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Pinus engelmannii

Pinus engelmannii
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Product Information

Scientific name: Pinus engelmannii Carrière  1854

Synonyms:Pinus apacheca Lemmon, Pinus latifolia Sarg., Pinus macrophylla Engelm., Pinus mayriana Sudw.

Common names:Apache pine, Pino real (Spanish)



Tree to 25(-35) m tall, with trunk to 0.8(-1) m in diameter. Bark brown, with narrow, elongate, scaly, flat plates divided by shallow furrows. Crown deeply domed, open, with fairly thick, horizontal branches densely clothed with foliage at the ends. Twigs grayish brown, very stout (1-2 cm through), very rough with the bases of scale leaves, hairless. Buds 15-25(-30) mm long, variably resinous. Needles in bundles of three (to five), each needle (18-)25-35(-45) cm long, stiff but drooping because of their length, lasting 2(-3) years, yellowish green to dull green or even slightly bluish green. Individual needles with numerous narrow but conspicuous lines of stomates on all three faces, and (2-)3-6(-14) resin canals at the corners and in between midway between the surface and the two-stranded midvein. Sheath 30-45 mm long at first, the lower 15-25 mm persisting and falling with the bundle. Pollen cones 20-40 mm long, yellowish brown. Seed cones (8-)10-15(-18) cm long, egg-shaped with a flat to conical base, a little asymmetrical, with 75-150 seed scales, green before maturity, ripening light brown to light yellowish brown, opening widely to release the seeds and then falling, leaving a few basal scales behind on the stout, usually extremely short (but up to 1.5 cm) stalk. Seed scales paddle-shaped, the exposed face projecting in a pyramid topped by an umbo with a sharp, stout spine. Seed body 5-8 mm long, the firmly attached or easily detachable wing another 18-25 mm longer.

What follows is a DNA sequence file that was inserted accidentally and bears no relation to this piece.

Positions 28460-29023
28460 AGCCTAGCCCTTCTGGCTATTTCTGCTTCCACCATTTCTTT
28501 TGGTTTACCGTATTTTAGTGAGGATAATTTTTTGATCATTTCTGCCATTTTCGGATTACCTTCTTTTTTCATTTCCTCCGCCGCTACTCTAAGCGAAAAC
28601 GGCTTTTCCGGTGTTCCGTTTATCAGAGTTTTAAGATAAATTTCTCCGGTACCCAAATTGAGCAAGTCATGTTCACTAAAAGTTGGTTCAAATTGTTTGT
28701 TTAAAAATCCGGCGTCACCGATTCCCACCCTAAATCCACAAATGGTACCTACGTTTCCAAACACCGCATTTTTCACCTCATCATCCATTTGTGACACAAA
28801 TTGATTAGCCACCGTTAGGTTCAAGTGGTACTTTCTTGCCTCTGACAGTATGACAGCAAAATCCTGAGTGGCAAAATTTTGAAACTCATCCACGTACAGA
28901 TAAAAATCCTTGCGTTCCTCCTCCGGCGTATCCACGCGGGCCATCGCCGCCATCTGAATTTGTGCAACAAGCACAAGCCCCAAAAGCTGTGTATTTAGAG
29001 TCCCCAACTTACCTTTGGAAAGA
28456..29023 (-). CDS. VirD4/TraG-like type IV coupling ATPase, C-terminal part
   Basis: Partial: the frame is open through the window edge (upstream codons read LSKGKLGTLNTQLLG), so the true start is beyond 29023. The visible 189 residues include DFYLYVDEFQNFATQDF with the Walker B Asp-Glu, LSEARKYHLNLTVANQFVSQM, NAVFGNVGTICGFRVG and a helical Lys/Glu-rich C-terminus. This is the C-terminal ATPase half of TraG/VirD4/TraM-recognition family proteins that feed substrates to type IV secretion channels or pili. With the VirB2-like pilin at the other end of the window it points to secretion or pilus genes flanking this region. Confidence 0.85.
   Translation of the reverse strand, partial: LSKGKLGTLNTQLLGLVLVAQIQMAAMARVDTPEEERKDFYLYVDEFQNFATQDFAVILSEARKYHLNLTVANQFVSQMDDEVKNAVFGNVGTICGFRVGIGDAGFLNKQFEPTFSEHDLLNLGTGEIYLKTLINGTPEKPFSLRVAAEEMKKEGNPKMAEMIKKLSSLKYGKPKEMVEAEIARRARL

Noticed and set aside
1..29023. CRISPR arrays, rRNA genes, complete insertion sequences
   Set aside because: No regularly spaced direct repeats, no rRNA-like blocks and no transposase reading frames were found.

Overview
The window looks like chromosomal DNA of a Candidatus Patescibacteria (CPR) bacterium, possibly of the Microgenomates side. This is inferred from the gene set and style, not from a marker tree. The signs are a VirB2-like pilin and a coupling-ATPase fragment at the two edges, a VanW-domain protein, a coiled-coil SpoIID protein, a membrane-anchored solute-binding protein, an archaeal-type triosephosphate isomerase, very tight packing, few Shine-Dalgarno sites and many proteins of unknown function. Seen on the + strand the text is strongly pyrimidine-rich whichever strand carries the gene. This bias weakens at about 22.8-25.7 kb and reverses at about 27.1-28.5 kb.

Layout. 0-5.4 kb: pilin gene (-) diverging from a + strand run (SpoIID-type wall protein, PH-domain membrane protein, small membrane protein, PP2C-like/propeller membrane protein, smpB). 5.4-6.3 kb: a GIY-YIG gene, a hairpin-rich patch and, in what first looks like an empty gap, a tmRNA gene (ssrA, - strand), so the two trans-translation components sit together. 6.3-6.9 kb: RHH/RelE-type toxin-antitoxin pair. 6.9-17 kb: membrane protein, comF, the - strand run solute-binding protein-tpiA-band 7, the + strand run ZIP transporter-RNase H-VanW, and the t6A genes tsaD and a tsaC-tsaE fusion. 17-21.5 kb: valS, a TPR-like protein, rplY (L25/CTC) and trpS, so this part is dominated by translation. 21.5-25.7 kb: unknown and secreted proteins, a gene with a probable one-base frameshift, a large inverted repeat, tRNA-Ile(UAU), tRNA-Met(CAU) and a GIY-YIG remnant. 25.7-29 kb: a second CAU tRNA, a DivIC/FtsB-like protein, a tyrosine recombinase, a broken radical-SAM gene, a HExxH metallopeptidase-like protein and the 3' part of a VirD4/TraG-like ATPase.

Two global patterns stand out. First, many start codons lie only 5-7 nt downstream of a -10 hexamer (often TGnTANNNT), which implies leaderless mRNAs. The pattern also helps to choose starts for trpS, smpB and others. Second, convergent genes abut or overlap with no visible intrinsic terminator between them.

Southeastern Arizona and southwestern New Mexico through the Sierra Madre Occidental to southern Zacatecas, with outliers in the Sierra Madre Oriental in Coahuila and Tamaulipas (Mexico). Mixed with other species in open pine-oak woodlands on varied dry sites in the mountains; (1,200-)1,500-2,500(-3,000) m.


Conservation Status

Red List Category & Criteria: Least Concern

(Pinus engelmannii is very widespread in Mexico and in many places common: it is therefore assessed as Least Concern)



Farjon, A. (2010). A Handbook of the World's Conifers. Koninklijke Brill, Leiden.

Eckenwalder, J.E. (2009) Conifers of the World: The Complete Reference. Timber Press, Portland.

IUCN Red List of Threatened Species, International Union for Conservation of Nature and Natural Resources. Cambridge, UK /Gland, Switzerland


Copyright © Aljos Farjon, James E. Eckenwalder, IUCN, Conifers Garden. All rights reserved.

Product CodePINFH17G92
Weight0.01 kg

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